The Democratic Party's left flank has ideas for fixing the country
TUCKER CARLSON, a Fox News host, and Bernie Sanders, a democratic-socialist senator, seldom agree. Yet on the matter of billionaires supposedly sponging off taxpayer largesse, they are completely simpatico. On September 5th Mr Sanders introduced a bill which would force large firms to pay taxes exactly equal to the amount of safety-net benefits consumed by their employees, including food stamps, housing vouchers and Medicaid. The target of Mr Sanders’s legislation, titled the “Stop Bad Employers by Zeroing Out Subsidies” or “Stop BEZOS” Act, was clear. Attacking Jeff Bezos, the founder and boss of Amazon, is a uniquely bipartisan pastime. The left of the Democratic Party views him as a latter-day Ebenezer Scrooge. Trump-cheerleaders like Mr Carlson despise him for owning the meddlesome Washington Post. Mainstream economists took a dismal view of the pitch.
Congressional Democrats, especially those eyeing a presidential run in 2020, are awash with bold policy ideas. In addition to Mr Sanders’s pitch, Kamala Harris, a Democratic senator from California, has offered a proposal to give generous tax credits to citizens who spend more than 30% of their incomes on rent. Elizabeth Warren, a progressive senator from Massachusetts, would like to up-end corporate boards by requiring that employees pick 40% of the members
Start with Mr Sanders’s proposal. The cost of safety-net programmes like food benefits, Medicaid coverage and rental subsidies could easily amount to thousands of dollars per employee. A pitch to charge firms that amount would be a de facto head tax, strongly discouraging employment. “It’s essentially a tax on hiring low-skill workers, but worse,” says Samuel Hammond of the Niskanen Centre, a think-tank. “Since eligibility largely varies with children and dependants, it’s actually a tax on firms for hiring low-skill parents.” Companies would have perverse incentives to filter out the applicants they thought likeliest to be on benefits. Because they would be barred by law from asking about welfare status directly, they would probably resort to pernicious stereotypes (such as not hiring a middle-aged black woman without a wedding ring). It would also encourage companies to minimise low-skilled labour as much as possible, hastening automation.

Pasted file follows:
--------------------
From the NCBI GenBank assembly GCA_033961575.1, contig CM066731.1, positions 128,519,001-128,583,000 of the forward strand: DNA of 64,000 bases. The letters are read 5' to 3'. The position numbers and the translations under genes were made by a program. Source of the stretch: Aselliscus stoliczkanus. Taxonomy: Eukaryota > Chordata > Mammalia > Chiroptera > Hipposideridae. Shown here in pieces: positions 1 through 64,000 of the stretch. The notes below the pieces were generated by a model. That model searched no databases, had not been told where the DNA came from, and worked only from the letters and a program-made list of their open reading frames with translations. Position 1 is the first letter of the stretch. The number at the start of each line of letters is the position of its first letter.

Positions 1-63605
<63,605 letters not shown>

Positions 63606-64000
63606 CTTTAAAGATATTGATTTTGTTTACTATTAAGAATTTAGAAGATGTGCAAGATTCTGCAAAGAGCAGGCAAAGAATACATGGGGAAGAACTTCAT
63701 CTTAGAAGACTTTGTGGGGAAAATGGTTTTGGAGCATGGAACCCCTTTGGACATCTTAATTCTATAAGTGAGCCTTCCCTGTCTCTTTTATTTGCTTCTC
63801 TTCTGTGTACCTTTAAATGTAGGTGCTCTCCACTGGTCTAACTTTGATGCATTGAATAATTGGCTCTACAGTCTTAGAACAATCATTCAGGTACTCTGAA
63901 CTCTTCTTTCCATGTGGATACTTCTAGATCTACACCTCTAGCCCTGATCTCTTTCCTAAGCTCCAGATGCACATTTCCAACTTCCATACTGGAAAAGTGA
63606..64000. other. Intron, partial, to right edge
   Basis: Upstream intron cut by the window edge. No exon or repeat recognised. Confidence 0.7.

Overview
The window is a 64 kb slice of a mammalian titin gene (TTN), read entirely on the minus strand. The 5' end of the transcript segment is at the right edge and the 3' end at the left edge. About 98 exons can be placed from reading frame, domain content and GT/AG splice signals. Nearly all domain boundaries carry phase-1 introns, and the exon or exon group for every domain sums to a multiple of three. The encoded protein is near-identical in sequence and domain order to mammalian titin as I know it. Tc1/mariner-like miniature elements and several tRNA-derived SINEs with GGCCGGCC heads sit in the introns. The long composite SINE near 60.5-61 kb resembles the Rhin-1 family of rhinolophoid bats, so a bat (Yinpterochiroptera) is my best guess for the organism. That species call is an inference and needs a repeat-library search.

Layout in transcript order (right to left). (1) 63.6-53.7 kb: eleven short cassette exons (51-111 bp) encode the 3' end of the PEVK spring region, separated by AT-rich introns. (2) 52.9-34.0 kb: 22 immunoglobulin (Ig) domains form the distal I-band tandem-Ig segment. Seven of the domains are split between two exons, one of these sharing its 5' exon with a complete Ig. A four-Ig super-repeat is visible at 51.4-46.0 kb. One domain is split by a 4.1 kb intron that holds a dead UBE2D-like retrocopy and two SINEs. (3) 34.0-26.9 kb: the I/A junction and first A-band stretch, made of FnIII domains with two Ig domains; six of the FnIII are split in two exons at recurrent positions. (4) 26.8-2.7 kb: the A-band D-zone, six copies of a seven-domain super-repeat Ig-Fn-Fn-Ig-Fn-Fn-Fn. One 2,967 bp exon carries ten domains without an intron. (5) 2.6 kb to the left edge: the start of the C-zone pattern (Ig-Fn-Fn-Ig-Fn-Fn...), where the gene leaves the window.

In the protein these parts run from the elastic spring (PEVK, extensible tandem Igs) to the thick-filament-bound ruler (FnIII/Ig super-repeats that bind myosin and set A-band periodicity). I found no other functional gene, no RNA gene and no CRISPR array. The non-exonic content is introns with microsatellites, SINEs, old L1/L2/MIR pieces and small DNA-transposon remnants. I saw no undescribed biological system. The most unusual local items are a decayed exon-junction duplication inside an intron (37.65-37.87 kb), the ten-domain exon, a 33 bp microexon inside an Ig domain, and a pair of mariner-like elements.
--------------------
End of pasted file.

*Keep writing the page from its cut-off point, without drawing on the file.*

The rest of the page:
Bad, worse, wurst
Ro Khanna, a Democrat from Silicon Valley, introduced an identical bill in the House of Representatives. While he concedes that automation is a real worry, he dismisses the discrimination critique offered by liberal economists. Though discrimination is notoriously difficult to prove in court, high penalties would still encourage firms to behave, Mr Khanna insists. Besides, he says, the point of the bill is to encourage companies to forgo the headache by paying their employees a higher minimum wage. “If you raise to a liveable wage, like $15 an hour, then you’re exempt. But if you’re not going to provide a decent wage, and you’re making trillions of dollars, then you’re going to be on the hook for all the public benefits that you’re consuming,” Mr Khanna says.